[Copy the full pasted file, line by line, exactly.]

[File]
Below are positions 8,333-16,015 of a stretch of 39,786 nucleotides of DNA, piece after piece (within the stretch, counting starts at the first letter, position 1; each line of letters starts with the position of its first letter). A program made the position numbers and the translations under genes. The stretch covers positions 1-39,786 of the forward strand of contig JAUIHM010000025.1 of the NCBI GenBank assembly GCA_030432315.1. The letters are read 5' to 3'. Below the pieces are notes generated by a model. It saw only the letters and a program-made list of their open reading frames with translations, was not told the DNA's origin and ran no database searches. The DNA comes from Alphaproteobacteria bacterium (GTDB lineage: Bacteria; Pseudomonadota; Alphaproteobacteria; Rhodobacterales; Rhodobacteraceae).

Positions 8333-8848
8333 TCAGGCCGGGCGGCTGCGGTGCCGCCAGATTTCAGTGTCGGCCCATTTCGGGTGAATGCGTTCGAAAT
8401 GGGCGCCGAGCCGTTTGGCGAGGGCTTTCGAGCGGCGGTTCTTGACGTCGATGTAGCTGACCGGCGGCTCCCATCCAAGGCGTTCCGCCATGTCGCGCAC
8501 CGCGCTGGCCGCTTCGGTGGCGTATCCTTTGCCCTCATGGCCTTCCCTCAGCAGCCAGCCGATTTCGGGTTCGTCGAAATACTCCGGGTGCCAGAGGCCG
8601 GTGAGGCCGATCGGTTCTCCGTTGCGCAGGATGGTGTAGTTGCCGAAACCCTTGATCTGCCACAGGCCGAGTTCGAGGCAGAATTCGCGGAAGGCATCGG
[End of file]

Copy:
Below are positions 8,333-16,015 of a stretch of 39,786 nucleotides of DNA, piece after piece (within the stretch, counting starts at the first letter, position 1; each line of letters starts with the position of its first letter). A program made the position numbers and the translations under genes. The stretch covers positions 1-39,786 of the forward strand of contig JAUIHM010000025.1 of the NCBI GenBank assembly GCA_030432315.1. The letters are read 5' to 3'. Below the pieces are notes generated by a model. It saw only the letters and a program-made list of their open reading frames with translations, was not told the DNA's origin and ran no database searches. The DNA comes from Alphaproteobacteria bacterium (GTDB lineage: Bacteria; Pseudomonadota; Alphaproteobacteria; Rhodobacterales; Rhodobacteraceae).

Positions 8333-8848
8333 TCAGGCCGGGCGGCTGCGGTGCCGCCAGATTTCAGTGTCGGCCCATTTCGGGTGAATGCGTTCGAAAT
8401 GGGCGCCGAGCCGTTTGGCGAGGGCTTTCGAGCGGCGGTTCTTGACGTCGATGTAGCTGACCGGCGGCTCCCATCCAAGGCGTTCCGCCATGTCGCGCAC
8501 CGCGCTGGCCGCTTCGGTGGCGTATCCTTTGCCCTCATGGCCTTCCCTCAGCAGCCAGCCGATTTCGGGTTCGTCGAAATACTCCGGGTGCCAGAGGCCG
8601 GTGAGGCCGATCGGTTCTCCGTTGCGCAGGATGGTGTAGTTGCCGAAACCCTTGATCTGCCACAGGCCGAGTTCGAGGCAGAATTCGCGGAAGGCATCGG